(Reuters) – The United States may see 200,000 deaths due to coronavirus at some point in September, a leading expert said, while the total number of coronavirus cases in the US exceeded 2 million on Wednesday as governments eased restrictions.
Ashish Jah, head of the Harvard Institute for Global Health, told CNN in an interview on Wednesday that the number of deaths in the US will increase without radical action.
“Even if we do not increase the number of cases, even if we keep things on the same level, it is reasonable to expect that we are going to inflict 200,000 deaths somewhere in September,” Jah said. “And this is only in September. The pandemic will not end in September. ”
Ja added: “I’m really worried about where we will be in the coming weeks and months.”
On Wednesday, the total number of deaths associated with coronavirus in the US was 112,754, the largest in the world. Jah said this was directly related to the fact that the United States was the only major country to resume work without bringing the incidence rate to a controlled level — the proportion of people with a positive coronavirus result remained at 5% or lower for at least at least 14 days.
He said that deaths were not “something we should be doomed to”, and they could be prevented by increasing testing and contact tracing, strict social distance and the widespread use of masks.
In several US states, there has been a spike in the number of coronavirus cases in recent days, which has been of great concern to Jha and other experts who claim that authorities are loosing restrictions too early.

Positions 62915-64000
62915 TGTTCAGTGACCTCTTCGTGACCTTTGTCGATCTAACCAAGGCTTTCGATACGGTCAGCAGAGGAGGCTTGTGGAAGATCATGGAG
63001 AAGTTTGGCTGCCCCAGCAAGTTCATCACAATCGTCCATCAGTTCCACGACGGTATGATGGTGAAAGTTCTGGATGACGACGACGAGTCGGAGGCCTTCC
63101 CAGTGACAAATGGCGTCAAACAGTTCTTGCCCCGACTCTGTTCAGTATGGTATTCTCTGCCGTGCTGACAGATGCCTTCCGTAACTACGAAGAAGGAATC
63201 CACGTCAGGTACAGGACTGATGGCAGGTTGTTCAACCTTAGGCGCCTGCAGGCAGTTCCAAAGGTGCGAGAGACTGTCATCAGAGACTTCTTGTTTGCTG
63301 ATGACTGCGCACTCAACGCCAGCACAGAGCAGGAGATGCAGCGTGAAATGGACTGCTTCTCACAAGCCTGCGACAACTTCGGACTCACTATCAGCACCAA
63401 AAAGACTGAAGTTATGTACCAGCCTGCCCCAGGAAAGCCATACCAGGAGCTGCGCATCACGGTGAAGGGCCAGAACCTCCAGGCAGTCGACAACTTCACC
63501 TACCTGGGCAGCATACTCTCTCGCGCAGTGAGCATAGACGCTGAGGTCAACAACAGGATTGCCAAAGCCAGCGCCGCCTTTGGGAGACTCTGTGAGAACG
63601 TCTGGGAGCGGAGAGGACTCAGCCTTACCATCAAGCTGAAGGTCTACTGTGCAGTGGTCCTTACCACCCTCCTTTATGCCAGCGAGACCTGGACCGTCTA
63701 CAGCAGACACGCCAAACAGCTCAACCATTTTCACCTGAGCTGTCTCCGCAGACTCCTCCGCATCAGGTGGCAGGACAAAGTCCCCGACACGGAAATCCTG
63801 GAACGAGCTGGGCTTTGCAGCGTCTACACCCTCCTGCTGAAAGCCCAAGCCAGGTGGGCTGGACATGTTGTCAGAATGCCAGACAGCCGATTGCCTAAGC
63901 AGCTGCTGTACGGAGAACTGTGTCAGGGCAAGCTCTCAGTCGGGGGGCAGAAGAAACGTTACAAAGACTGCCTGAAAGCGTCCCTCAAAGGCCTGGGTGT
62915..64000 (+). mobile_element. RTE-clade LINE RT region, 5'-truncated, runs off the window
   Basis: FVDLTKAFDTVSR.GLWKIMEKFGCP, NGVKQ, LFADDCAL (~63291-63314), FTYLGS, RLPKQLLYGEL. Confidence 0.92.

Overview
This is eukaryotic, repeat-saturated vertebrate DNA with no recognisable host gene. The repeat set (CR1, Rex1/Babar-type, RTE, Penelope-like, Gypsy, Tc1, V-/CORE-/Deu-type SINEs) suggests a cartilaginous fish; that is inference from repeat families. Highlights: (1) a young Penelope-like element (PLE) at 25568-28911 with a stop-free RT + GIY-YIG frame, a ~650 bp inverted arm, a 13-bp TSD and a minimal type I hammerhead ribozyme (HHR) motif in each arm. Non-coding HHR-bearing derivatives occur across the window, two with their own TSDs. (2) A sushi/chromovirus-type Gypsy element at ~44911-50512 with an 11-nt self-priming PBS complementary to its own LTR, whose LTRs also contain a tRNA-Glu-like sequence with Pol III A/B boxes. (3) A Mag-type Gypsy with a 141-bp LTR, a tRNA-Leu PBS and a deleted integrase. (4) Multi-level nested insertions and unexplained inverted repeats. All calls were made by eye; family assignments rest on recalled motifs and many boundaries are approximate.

According to Reuters analysis, in New Mexico, Utah and Arizona, the number of cases increased by 40% for the week ending on Sunday. Florida and Arkansas are other hot spots.
Nationwide, the number of new infections increases slightly after a five-week decline, according to Reuters analysis, which showed a total of 2,003,038 cases.
This increase is partly due to an increase in the number of tests that reached a record high last Friday at 545,690 tests in one day, but have since fallen, according to the COVID tracking project https://covidtracking.com.
This is also likely the result of more and more people moving around and resuming some of their business and social activities, as all 50 states are gradually opening up after locks to curb the spread of coronavirus.
Health officials called on everyone who participated in nationwide protests for racial justice to get tested. Experts fear that protests without social exclusion that occurred after the death of George Floyd in the Minneapolis police on May 25 may lead to another surge in the number of cases.
But vice president Mike Pence said he saw no signs of this.
“What I can tell you is that at the moment we are not seeing an increase in new cases now, almost two weeks after the first protests took effect,” Pence said in an interview with Fox Business Network. “A lot of people at the protests were masked and participated in some social events.”
(This story corrects to add to Arizona, paragraph eight)
(Brad Brooks report in Austin, Texas; additional Lisa Schumaker reports; edited by Bill Tarrant and Peter Cooney)